Washington and London believe that diplomatic negotiations with Russia remain a “top priority.”

President Joe Biden and British Prime Minister Boris Johnson agreed during a telephone conversation on Monday that there remains a “crucial window for diplomacy” in connection with the crisis in Ukraine, the AFP news agency reported, citing Johnson’s office.

The discussion on the crisis in Ukraine took place after U.S. intelligence officials warned that Russia’s invasion could happen in a few days.

“They agreed that there remains a crucial window for diplomacy and for Russia to move away from its threats against Ukraine,” a Downing Street spokesman said.

“The leaders stressed that any further invasion of Ukraine would lead to a protracted crisis for Russia with far-reaching consequences both for it and for the whole world,” the British Prime Minister’s press service added.

The two leaders stressed that diplomatic negotiations with Russia remain a “top priority” and welcomed the talks that have already taken place between Russia and NATO allies, Downing Street noted.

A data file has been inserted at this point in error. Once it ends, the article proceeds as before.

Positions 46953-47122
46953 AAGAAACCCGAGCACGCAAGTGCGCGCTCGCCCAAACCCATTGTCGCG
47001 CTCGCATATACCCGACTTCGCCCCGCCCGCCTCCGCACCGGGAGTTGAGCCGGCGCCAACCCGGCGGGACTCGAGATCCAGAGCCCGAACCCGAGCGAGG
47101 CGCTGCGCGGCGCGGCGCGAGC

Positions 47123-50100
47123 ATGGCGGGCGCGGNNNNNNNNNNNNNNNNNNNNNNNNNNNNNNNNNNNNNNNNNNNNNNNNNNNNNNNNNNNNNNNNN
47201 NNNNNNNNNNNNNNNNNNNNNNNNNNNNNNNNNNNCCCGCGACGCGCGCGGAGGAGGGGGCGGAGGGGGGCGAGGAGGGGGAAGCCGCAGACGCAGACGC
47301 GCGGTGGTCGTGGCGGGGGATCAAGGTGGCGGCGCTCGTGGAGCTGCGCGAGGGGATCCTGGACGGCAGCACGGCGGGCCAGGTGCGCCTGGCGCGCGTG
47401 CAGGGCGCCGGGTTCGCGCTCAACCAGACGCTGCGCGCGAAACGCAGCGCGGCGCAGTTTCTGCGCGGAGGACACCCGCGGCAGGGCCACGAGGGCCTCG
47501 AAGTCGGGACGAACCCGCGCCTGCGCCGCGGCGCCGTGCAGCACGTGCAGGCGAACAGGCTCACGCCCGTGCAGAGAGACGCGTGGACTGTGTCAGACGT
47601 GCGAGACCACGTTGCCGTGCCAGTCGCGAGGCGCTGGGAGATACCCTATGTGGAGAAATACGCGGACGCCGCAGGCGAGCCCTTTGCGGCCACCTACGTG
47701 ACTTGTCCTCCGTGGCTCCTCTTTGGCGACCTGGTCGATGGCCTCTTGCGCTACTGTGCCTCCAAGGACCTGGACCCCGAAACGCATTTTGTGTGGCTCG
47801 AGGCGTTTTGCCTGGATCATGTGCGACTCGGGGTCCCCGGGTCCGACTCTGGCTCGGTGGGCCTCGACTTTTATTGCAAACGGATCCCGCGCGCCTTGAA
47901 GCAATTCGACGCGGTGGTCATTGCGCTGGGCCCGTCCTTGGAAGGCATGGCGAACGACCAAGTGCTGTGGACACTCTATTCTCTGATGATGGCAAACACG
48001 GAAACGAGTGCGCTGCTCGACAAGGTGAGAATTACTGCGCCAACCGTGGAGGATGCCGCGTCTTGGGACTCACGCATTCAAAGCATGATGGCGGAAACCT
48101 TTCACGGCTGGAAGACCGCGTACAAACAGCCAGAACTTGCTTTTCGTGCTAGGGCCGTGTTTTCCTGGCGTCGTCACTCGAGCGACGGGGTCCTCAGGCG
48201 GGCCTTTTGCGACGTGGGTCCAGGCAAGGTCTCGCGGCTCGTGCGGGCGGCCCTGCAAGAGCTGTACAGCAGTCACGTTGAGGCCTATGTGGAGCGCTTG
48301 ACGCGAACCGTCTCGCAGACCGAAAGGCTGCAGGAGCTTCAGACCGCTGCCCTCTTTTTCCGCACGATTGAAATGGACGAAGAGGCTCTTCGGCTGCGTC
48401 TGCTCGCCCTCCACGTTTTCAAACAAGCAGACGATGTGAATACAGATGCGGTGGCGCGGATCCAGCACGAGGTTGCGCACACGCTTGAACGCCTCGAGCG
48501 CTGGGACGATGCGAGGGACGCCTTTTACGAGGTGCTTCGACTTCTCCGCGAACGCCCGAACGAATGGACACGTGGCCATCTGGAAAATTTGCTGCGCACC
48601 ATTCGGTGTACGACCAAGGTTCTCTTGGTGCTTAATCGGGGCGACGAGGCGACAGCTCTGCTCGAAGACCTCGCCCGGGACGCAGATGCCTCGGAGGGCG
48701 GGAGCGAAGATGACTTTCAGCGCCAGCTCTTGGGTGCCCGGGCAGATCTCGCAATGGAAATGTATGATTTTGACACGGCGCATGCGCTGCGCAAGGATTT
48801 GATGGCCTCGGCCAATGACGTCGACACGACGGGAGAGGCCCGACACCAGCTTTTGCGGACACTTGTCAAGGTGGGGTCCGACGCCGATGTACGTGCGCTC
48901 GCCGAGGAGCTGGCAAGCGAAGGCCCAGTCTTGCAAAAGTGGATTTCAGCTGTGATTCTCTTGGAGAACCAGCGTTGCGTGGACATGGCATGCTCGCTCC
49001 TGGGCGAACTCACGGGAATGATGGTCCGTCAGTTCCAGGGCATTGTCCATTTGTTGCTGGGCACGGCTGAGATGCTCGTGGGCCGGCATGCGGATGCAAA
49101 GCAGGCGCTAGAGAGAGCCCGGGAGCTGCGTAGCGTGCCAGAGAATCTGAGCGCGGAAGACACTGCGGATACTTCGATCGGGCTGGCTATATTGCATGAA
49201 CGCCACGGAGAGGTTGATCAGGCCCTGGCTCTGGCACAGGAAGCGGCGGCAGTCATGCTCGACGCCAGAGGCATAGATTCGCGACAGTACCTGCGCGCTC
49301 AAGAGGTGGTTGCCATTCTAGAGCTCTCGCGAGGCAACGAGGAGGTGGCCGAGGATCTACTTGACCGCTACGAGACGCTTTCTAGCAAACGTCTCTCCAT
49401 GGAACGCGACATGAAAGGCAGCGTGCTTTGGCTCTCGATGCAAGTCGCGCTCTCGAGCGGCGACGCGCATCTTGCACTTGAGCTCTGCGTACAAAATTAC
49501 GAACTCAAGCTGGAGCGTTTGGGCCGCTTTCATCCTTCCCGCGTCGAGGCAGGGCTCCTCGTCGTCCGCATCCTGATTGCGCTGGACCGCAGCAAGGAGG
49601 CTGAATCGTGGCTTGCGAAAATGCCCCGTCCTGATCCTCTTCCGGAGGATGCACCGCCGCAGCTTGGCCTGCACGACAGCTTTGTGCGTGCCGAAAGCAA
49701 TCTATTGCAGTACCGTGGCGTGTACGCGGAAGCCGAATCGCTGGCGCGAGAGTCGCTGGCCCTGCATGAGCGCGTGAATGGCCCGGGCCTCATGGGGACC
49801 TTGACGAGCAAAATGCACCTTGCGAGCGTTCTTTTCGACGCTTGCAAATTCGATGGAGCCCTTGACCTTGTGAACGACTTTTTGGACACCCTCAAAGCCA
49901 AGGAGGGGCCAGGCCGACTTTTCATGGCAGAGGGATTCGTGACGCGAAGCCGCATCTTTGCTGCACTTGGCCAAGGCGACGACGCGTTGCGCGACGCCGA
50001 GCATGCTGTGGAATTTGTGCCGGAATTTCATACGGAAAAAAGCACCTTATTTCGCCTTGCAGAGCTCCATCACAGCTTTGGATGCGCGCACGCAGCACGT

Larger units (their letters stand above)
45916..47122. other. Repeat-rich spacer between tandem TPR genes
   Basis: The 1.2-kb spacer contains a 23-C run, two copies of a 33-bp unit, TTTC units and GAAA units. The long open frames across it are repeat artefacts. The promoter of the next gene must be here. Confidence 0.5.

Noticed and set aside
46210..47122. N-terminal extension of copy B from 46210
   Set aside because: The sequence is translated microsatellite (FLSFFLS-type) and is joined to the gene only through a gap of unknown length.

“The leaders of the two countries agreed that Western allies should remain united in the face of Russian threats, including the introduction of a significant package of sanctions in the event of an escalation of Russian aggression,” the representative of the British Prime Minister stressed. “They also confirmed the need for European countries to reduce their dependence on Russian gas, and this step, more than any other, will deal a blow to Russia’s strategic interests.”

The White House said the two leaders “reviewed ongoing diplomatic and deterrence efforts in response to Russia’s continued military buildup near Ukraine’s borders and reaffirmed their support for Ukraine’s sovereignty and territorial integrity.”

“They discussed efforts to strengthen the defensive position on NATO’s eastern flank and stressed the ongoing close coordination between allies and partners, including the readiness to impose serious consequences on Russia if it decides to continue military escalation,” the White House said in a statement.

Earlier on Monday, Johnson called on Russian President Vladimir Putin to step back from the “edge of the abyss,” calling the situation “very, very dangerous.”

The British leader said he had no plans to visit Moscow, but would soon discuss the crisis with “various leaders.”